Special MICs on Quadrennial Review, Electric Storage

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At a special Market Implementation Committee meeting July 6, PJM and stakeholders worked on crafting solution options for the Quadrennial Review of the Variable Resource Requirement Curve parameters used in the Reliability Pricing Model capacity auction.

PJM is holding several special sessions on the Quadrennial Review, published in April for PJM by The Brattle Group. PJM was required by its Tariff to conduct the Quadrennial Review prior to the May 2019 Reliability Pricing Model Base Residual Auction.

PJM must file Tariff changes resulting from the review process with the Federal Energy Regulatory Commission by Oct. 12 after a presentation at the Oct. 2–3 meeting of the PJM Board.

Tanya Bodell of Energyzt presented an analysis and findings on behalf of the PJM Power Providers Group (P3). The group proposes that PJM keep the F frame combustion turbine as its reference resource. Both PJM and Monitoring Analytics, the independent market monitor for PJM, advocate moving from the F frame to the H frame combustion turbine.

A reference resource is representative of a peaking unit in the energy market that derives a significant portion of its revenues from the capacity market.

Gary Helm, lead market strategist – Applied Innovations, reviewed the changes made to the solutions matrix since the last meeting, including an updated gas pricing hub. He then worked with stakeholders on new design components.

There is an hour set aside for Quadrennial Review discussion at the July 11 Market Implementation Committee meeting. At that time, stakeholders will review any updates made after the Friday meeting and the impact on components.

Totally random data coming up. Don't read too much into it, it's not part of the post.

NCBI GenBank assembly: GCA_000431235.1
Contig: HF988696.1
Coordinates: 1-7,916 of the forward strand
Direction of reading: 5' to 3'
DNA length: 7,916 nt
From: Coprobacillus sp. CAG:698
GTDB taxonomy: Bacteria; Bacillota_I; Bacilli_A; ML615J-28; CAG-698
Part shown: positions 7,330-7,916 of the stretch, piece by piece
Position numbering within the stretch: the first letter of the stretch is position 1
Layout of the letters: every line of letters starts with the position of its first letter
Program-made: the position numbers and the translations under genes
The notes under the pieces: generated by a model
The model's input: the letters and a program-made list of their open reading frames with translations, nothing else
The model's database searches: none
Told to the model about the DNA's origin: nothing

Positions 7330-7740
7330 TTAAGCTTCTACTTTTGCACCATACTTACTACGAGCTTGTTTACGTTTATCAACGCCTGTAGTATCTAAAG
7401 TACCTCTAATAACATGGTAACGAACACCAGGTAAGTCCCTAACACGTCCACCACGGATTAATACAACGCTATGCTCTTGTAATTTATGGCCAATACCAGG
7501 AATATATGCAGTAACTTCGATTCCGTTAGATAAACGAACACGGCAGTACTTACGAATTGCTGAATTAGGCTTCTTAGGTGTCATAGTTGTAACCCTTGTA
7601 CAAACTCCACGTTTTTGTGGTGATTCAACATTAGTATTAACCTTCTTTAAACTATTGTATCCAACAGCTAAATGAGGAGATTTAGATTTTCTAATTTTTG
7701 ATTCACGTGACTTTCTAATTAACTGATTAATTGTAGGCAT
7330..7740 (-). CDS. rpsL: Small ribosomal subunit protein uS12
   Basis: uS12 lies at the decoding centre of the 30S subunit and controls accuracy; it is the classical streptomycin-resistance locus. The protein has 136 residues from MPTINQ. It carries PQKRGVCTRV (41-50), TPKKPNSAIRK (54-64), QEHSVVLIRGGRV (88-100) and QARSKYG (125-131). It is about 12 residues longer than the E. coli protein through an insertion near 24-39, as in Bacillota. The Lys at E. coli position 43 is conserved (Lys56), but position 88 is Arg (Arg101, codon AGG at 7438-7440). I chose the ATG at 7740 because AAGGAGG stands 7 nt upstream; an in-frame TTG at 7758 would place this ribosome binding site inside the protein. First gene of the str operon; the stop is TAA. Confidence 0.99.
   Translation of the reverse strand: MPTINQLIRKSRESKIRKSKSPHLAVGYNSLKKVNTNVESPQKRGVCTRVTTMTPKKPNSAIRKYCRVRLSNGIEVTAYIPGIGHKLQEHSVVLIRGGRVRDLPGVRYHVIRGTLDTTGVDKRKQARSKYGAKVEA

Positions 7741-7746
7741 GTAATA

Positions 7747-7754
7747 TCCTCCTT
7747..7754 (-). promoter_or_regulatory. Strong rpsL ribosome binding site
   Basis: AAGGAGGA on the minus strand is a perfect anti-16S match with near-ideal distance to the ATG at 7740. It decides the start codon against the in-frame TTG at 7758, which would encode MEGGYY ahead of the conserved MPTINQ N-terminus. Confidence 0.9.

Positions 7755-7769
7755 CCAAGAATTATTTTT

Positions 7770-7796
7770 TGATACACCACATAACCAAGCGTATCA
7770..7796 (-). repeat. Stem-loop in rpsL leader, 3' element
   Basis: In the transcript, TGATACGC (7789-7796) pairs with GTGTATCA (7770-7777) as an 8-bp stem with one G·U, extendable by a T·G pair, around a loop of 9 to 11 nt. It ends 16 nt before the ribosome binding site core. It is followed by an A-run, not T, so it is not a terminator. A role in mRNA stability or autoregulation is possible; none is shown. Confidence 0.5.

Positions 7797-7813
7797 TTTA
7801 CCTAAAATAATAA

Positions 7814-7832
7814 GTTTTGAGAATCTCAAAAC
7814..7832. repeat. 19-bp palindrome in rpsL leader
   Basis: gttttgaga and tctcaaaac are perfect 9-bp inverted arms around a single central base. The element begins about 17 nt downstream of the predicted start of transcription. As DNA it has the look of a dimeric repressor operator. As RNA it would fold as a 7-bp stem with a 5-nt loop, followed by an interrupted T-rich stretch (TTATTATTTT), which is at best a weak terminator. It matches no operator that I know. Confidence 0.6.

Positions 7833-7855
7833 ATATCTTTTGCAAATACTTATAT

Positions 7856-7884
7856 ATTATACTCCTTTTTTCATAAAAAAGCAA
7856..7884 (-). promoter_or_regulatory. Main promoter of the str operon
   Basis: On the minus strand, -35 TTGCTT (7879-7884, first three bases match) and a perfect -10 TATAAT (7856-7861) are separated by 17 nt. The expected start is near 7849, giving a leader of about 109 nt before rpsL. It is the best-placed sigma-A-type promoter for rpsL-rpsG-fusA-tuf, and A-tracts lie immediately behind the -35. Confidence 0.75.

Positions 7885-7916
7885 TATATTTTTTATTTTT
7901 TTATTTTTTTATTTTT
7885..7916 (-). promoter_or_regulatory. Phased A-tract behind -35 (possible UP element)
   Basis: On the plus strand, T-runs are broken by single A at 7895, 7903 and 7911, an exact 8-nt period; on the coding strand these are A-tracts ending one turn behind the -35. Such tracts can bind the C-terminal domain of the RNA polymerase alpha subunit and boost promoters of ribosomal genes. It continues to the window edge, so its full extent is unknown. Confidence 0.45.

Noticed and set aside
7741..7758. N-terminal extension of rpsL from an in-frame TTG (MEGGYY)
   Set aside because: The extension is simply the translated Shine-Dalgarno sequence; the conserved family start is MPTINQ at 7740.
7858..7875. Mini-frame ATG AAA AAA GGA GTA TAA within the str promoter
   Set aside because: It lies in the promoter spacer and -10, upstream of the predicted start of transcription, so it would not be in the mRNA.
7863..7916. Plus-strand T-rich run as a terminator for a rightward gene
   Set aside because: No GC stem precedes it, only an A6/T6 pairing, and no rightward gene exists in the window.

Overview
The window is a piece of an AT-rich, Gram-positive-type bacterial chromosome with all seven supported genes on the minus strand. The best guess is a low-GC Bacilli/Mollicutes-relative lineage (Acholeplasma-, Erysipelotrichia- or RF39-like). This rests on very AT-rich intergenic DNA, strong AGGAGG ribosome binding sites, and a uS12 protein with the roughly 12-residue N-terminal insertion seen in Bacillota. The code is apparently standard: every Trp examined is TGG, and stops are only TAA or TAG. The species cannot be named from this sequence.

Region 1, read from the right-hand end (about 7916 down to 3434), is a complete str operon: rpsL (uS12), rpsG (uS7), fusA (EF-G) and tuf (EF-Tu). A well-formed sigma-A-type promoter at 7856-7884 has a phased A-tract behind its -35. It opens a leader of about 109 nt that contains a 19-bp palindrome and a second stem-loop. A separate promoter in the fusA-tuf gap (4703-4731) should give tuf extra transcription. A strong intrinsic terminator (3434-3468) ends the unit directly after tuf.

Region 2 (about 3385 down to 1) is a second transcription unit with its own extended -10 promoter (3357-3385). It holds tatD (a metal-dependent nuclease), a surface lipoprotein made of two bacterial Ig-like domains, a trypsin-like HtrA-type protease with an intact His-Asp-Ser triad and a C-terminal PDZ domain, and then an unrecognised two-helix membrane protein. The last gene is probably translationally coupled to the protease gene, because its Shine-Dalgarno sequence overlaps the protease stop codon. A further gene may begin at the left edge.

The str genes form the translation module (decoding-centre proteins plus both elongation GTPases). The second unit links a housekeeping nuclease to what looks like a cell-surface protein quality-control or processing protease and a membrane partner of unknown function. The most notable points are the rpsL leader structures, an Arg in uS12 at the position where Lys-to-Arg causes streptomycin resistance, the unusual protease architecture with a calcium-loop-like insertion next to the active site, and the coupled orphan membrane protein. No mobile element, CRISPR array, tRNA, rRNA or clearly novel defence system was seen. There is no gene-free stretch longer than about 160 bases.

At the next special session on July 27, stakeholders will review all the packages and look at elements such as financing costs. At some point, PJM will send a nonbinding poll to stakeholders and review those findings at the Aug. 8 MIC.

Electric Storage Participation/FERC order 841

The third of five special sessions of the Market Implementation Committee convened June 27 to prepare a compliance filing for FERC Order 841 on electric storage participation in the markets.

Discussion focused on a presentation by Howard Haas of Monitoring Analytics, outlining the independent market monitor’s approach to storage participation.

Haas stressed that the rules must be technology-neutral and non-discriminatory – not favoring storage, but ensuring it is able to participate where it is technically and economically feasible.

He also emphasized that if a resource wants to participate as something other than demand response, it must be in front of the meter. In addition, if a resource participates in the capacity market, it will be subject to the “must offer” requirement.

Stakeholders directed most of their questions at Haas’ assertion that any resource participating in the capacity market would have to offer 24-hour capability in order to ensure consistent treatment among all resource types.

Anything less, he said, “creates an inferior good that competes with the 24-hour obligation.” A 10-hour definition is not sustainable, he said.

The group also heard a presentation on the status quo of balancing operating reserves.